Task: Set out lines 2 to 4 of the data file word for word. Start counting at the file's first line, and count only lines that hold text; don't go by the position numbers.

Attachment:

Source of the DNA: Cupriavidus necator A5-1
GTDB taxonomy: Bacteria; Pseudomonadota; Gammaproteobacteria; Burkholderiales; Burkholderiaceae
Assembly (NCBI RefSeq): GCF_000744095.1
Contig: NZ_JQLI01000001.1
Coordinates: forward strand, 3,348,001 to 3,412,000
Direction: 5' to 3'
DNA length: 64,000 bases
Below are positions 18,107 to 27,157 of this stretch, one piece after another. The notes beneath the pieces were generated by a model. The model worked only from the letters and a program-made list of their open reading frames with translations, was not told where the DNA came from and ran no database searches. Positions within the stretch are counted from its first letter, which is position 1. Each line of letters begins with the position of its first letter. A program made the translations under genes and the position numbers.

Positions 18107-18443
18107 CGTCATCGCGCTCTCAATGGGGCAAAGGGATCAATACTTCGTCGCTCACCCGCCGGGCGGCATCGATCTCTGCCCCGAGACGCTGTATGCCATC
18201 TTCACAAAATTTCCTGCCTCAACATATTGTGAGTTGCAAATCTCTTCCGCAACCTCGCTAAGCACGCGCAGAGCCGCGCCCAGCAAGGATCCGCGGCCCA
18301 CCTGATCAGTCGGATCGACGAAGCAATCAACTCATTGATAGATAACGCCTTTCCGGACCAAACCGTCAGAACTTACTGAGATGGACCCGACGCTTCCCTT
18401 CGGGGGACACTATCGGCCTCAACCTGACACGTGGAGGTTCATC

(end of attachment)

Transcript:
GTDB taxonomy: Bacteria; Pseudomonadota; Gammaproteobacteria; Burkholderiales; Burkholderiaceae
Assembly (NCBI RefSeq): GCF_000744095.1
Contig: NZ_JQLI01000001.1